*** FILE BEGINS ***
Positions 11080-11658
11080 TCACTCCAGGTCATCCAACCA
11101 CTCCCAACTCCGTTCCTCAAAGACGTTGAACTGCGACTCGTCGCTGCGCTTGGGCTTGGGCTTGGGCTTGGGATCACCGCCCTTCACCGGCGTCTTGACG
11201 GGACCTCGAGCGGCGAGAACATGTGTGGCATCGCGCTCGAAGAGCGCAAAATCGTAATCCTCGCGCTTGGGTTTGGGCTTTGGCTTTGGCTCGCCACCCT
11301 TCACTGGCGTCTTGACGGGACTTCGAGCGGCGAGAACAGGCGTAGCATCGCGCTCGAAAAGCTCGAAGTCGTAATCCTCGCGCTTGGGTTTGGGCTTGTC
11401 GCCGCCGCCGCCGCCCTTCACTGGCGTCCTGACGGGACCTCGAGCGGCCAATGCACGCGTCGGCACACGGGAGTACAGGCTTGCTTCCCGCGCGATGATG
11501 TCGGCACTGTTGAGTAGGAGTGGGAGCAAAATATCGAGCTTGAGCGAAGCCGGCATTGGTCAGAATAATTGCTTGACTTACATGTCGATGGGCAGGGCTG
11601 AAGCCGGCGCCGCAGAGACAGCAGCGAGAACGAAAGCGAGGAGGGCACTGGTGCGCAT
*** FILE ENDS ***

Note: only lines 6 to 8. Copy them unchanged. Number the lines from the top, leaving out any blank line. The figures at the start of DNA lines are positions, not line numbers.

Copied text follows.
11401 GCCGCCGCCGCCGCCCTTCACTGGCGTCCTGACGGGACCTCGAGCGGCCAATGCACGCGTCGGCACACGGGAGTACAGGCTTGCTTCCCGCGCGATGATG
11501 TCGGCACTGTTGAGTAGGAGTGGGAGCAAAATATCGAGCTTGAGCGAAGCCGGCATTGGTCAGAATAATTGCTTGACTTACATGTCGATGGGCAGGGCTG
11601 AAGCCGGCGCCGCAGAGACAGCAGCGAGAACGAAAGCGAGGAGGGCACTGGTGCGCAT